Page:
Just as the movie "Blade Runner" lays out a stark view of the future, so a trip to Tokyo these days presents a glimpse into an alternative future for banking systems around the world.
In this alternative reality, banking doesn't work for economic development, consumers, or even bankers. In a sense, it just is. For Japan, though, the hard question is whether a banking system now focused solely on survival should be allowed to remain as is.
On July 2 the government announced another in a continuing series of plans to rescue the nation's banks and, perhaps more important, ensure a continuing supply of credit to its borrowers. The "bridge banks" are supposed to create a framework to weed out insolvent institutions, work out their bad loans, and put the rest of the industry on a sound footing from which to move forward.
Each of these steps has been urged on the Japanese government by many other nations, with the United States being perhaps the most vocal in its criticism of the procrastination and preoccupation that have so far prevented meaningful efforts to stabilize the financial industry. Reflecting this pressure, the Japanese have been engaged in an extensive study of the American savings and loan debacle, analyzing every detail of what is generally viewed as a successful program to restructure a nation's financial system.
Unfortunately, most of what the government appears to have taken away from its analysis is the form, not the content, of the U.S. approach.
Under the Japanese bridge-bank scheme, the government intends to conduct an exhaustive examination of the nation's 19 largest banks.
After the examinations take place, the new Financial Supervisory Agency will determine which banks-and there will almost surely be some-are insolvent. At that point, bank management will be instructed to seek a private-sector buyer. If none can be found, then the bank is taken over by the government and becomes a "bridge bank."
Under government management (though bank management may remain in place), the bridge bank then sets about sorting through the failed bank's portfolio. "Good" borrowers will continue to receive funds, but "bad" borrowers will-eventually-be cut off.
The government will seek a private buyer for the failed bank, with the deposit insurance system responsible for any losses resulting from the recognition of problem loans. In as many as five years, the bank will be closed if no private resolution attractive to the government reveals itself.
As noted, this plan is called a "bridge bank" and the Japanese government made much of the fact that it was modeled on a successful U.S. program.
But in fact the U.S. bank regulators have created only one bridge bank, and it was erected not to protect borrowers but to minimize the cost of resolution to the FDIC. Bank regulators generally rely more on the wisdom of the markets to sort out good from bad borrowers. The bridge was in place for a very brief period, after which the failed bank (Bank of New England) disappeared into another large institution and business went on more or less as usual.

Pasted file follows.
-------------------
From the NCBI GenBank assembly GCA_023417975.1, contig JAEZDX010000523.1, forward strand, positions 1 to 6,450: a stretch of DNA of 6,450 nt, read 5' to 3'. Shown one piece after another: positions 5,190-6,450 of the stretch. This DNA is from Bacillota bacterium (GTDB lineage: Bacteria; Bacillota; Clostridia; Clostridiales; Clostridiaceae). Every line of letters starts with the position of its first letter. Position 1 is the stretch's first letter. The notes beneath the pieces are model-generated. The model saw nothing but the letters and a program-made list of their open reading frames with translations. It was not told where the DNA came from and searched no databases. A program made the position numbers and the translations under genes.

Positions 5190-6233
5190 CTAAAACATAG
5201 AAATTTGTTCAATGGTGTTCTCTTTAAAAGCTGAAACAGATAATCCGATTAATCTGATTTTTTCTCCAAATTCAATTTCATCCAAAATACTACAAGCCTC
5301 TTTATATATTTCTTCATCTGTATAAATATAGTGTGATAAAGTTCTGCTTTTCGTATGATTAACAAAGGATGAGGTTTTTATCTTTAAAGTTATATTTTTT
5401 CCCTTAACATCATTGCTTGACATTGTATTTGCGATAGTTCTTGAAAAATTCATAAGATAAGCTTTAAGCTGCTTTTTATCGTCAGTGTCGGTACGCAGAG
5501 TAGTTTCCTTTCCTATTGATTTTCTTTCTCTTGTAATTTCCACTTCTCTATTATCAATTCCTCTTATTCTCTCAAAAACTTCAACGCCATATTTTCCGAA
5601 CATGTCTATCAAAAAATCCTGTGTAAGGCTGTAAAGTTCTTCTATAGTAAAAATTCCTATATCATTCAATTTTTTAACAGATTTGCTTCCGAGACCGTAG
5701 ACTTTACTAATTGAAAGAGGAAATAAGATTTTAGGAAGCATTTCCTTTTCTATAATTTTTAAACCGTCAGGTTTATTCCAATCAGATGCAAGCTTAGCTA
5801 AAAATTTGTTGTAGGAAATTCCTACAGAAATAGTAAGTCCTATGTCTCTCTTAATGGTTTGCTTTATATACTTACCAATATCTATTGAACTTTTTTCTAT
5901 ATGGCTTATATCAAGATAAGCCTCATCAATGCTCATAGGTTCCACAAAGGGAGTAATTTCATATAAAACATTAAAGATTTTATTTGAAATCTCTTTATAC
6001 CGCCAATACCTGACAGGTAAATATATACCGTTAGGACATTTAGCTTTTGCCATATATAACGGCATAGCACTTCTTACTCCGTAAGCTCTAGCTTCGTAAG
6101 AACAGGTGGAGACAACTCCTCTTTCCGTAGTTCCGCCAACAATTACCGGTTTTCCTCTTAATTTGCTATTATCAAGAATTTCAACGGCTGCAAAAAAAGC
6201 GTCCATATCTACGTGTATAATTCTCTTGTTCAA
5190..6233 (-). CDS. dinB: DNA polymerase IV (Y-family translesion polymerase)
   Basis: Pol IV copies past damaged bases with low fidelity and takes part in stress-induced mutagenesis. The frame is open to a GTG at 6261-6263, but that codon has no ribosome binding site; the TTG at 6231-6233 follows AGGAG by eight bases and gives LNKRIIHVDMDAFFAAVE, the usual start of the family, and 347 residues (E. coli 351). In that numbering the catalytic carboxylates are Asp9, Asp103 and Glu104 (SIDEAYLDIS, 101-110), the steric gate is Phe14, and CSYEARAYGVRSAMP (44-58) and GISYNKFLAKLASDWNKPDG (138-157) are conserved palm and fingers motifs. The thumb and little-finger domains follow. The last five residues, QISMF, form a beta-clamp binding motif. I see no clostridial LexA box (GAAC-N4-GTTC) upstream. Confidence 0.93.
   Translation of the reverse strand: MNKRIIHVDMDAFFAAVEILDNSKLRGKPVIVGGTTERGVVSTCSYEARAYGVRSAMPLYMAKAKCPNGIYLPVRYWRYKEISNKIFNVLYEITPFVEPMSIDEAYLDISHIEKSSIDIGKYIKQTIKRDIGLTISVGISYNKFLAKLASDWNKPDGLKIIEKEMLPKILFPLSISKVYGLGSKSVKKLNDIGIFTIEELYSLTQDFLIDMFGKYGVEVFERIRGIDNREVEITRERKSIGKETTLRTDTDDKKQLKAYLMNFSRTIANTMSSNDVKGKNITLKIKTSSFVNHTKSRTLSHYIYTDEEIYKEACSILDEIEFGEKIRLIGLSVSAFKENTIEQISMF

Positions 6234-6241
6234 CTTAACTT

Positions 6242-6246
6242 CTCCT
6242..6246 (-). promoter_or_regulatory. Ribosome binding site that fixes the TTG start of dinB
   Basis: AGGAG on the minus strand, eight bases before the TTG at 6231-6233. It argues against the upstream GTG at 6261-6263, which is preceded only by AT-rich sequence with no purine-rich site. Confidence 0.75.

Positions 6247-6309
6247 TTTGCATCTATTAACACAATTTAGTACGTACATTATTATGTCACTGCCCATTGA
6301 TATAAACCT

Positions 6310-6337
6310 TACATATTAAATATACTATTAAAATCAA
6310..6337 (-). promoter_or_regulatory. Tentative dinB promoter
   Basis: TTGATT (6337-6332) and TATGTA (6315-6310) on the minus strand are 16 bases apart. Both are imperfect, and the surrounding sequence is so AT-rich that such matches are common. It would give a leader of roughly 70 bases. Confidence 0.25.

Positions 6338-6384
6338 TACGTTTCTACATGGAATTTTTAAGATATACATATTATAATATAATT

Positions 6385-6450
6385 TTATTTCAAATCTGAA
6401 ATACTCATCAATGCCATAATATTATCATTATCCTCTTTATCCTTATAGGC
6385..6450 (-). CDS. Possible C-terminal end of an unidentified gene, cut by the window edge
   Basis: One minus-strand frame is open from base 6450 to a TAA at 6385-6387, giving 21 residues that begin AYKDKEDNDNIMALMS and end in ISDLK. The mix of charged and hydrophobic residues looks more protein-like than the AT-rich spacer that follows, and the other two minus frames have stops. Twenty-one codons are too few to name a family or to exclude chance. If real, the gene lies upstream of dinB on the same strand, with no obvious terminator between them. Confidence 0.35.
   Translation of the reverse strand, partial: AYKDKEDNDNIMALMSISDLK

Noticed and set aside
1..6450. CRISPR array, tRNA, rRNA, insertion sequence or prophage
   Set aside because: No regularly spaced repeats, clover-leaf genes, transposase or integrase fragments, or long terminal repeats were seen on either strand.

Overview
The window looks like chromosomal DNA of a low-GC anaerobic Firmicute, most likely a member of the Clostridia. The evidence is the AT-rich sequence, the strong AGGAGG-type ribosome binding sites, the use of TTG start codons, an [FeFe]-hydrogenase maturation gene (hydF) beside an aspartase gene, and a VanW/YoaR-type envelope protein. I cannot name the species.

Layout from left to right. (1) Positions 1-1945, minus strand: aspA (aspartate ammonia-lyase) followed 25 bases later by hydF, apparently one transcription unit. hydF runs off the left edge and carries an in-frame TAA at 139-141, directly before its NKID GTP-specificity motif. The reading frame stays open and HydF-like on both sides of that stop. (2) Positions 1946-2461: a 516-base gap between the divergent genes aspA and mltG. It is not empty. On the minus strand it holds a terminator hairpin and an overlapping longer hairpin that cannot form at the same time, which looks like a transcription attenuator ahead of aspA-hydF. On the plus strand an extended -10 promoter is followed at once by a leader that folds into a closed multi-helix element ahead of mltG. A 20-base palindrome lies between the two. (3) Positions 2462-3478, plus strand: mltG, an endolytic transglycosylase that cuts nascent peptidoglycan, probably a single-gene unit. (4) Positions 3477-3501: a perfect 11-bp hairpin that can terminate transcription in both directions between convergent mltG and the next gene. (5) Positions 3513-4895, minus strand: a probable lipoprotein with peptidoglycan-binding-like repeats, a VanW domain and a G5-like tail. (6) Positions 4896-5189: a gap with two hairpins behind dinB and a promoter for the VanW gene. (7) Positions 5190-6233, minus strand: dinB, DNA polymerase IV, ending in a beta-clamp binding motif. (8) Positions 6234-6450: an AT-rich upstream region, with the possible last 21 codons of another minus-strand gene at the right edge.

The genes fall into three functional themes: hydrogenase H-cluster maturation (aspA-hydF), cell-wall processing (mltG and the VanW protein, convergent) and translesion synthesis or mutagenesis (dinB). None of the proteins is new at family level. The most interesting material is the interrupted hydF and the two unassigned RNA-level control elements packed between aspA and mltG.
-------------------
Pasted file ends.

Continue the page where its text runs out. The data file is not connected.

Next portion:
The differences between the bridge bank in its U.S. reality and in its Japanese simulacrum tells one much about the differences between the two nations' banking systems and, indeed, about the countries themselves.
First, as noted, the U.S. version of the bridge bank relied on the market, not the government, to secure the flow of credit into the economy. This resulted in considerable disruptions, sometimes called the credit crunch.
However, the United States tolerates far more wear and tear on private entities than does Japan. Indeed, the extent to which a credit crunch actually occurred in the early 1990s remains a matter of hot academic dispute. Thus, while the United States accepts more uncertainty, it is not at all clear how much actually ensued.
Second, the U.S. approach to rescuing its financial system-in which the bridge bank played only a very minor part-emphasized two key elements clearly lacking in the Japanese government's latest proposal. Effective bank supervision will be slow in coming and rigorous accounting and capital standards are still distant on the horizon. Without these elements, any Japanese rescue plan is likely to prove itself a bridge to nowhere.
Discussions with private- and public-sector officials in Japan indicated an almost desperate desire to validate this latest plan. Many argued that since they believed the bridge bank is an American concept, the United States would have to persuade the markets that the banking crisis was finally being addressed.
Of course, the plan is neither an American one nor precisely the steps urged on Japan by the U.S. government.
As a result, the U.S. reaction to it was polite expressions of hope in public and straightforward statements of disappointment in private. Financial markets also sent the government a stern message, driving down the yen and the stock market in the days following the bridge bank announcement. Now the Japanese voters have spoken, and they don't like the plan any better.
What is perhaps the most disheartening aspect of the Japanese situation is the frustration expressed privately by those bankers who think their institutions could survive and prosper if the government finally acted.
As long as they are forced to take part in rescues they do not need and extend credit to borrowers they know to be insolvent, these banks will falter and some may even fail.
The best way to fix Japan's banking system is to move rapidly and aggressively to shutter troubled institutions. The longer the government delays, the higher the cost to the public and the worse the economic and political consequences.